Q Do you have any sort of "idealized listener" in mind when you write?

AI have a fair understanding of who will be happy or mad at the things I write, but I don't factor that in too much. The audience is a vast array of personalities. All different ages, colors and religions. It's really interesting to see. I love that my fan base isn't homogenous. I love that some sections of my fan base don't get along with other sections. It's the best.

QWhen it comes to recording, how much input do you have on the beats and music the different producers put behind your words?

AI have complete input on the beats. I only work with the beats that fit what I am trying to do. Reanimator has been most helpful in making changes that I need when writing songs, and you can tell they are better developed than a lot of the other songs I have made. It's a good mix I have going with all these folks. If someone is not cool with my input, then that makes our collaborating very difficult. Mostly everyone is happy to accommodate, though. When Alias gives me beats, they are usually so well-developed that I just write around the sequence and the songs come out great that way.

QYou've obviously got a lot of respect for Johnny Cash, subject of the song "Jah Didn't Kill Johnny." If he had come along today instead of 50 years ago, what sort of music do you think he'd be playing?

AThat's impossible to say. I don't think most of my favorite artists would survive in today's musical climate. I envy the artists of the '50s, '60s and '70s, who were able to do whatever the hell they wanted and big labels took chances with them. Bob Dylan and Neil Young were given talent development and career development by their labels, and that was a huge risk. Of course, it paid off. But labels have learned that it is easier to put their money behind disposable artists because they can be replaced. No talent or career development, just fast-food music. It takes a certain personality type to fight this tide, and most great artists just don't have the ambition to do it. They just want to make music. So a lot of the greatest artists of our era are being ignored due to circumstances brought about by big business. Surprise, surprise. What does that make me? A hard-headed [expletive] who hopes his constant fight against the tide hasn't hurt his creative development.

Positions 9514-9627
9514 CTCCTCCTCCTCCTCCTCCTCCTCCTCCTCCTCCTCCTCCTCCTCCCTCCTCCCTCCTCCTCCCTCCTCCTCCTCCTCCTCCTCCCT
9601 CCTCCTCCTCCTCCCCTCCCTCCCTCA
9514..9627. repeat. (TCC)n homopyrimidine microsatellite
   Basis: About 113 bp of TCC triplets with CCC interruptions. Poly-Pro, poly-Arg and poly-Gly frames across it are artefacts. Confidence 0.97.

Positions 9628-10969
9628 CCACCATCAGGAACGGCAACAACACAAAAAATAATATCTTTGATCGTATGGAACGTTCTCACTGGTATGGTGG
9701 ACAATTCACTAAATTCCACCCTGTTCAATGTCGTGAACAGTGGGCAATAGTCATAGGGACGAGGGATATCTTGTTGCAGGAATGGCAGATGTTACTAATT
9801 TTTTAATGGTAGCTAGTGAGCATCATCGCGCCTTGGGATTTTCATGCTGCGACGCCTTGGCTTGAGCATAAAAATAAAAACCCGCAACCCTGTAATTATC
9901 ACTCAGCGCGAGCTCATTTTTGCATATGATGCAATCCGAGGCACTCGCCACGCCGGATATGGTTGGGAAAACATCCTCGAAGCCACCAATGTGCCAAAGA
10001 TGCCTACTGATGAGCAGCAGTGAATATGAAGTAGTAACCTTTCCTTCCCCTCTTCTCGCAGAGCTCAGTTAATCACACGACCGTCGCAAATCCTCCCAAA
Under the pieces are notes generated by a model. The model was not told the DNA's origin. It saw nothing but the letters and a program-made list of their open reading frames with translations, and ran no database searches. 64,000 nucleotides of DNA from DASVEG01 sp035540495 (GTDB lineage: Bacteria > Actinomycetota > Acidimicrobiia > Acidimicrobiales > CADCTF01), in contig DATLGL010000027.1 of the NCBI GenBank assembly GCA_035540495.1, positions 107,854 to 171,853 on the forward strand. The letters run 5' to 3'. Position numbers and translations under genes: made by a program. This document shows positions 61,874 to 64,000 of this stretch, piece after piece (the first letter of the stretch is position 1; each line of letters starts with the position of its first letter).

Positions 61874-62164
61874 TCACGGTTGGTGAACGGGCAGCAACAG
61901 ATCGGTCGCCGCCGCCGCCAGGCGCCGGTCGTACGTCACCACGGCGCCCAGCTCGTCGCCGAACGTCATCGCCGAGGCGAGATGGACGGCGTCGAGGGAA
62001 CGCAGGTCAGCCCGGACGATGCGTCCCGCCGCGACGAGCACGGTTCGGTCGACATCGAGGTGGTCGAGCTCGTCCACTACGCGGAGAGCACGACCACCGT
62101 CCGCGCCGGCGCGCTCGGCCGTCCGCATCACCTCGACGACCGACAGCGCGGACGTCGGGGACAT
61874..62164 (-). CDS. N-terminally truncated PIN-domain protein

QWhat are the best and worst day jobs you've ever had?

AI think delivering newspapers was the worst. I was a butcher at a deli, and I didn't mind that too much, even though I got fired. One job I didn't really like was watching over a house full of mentally disabled adults. The way the state system works is really what got to me. I had to just leave one day. They do things all wrong at those spots. Twisted bureaucracies. My favorite day job was scooping ice cream. It was easy, and we goofed off. I worked there with two roommates, and we just had fun, until some lady told me I couldn't wear my headphones while I was sweeping the floor. I bounced after that.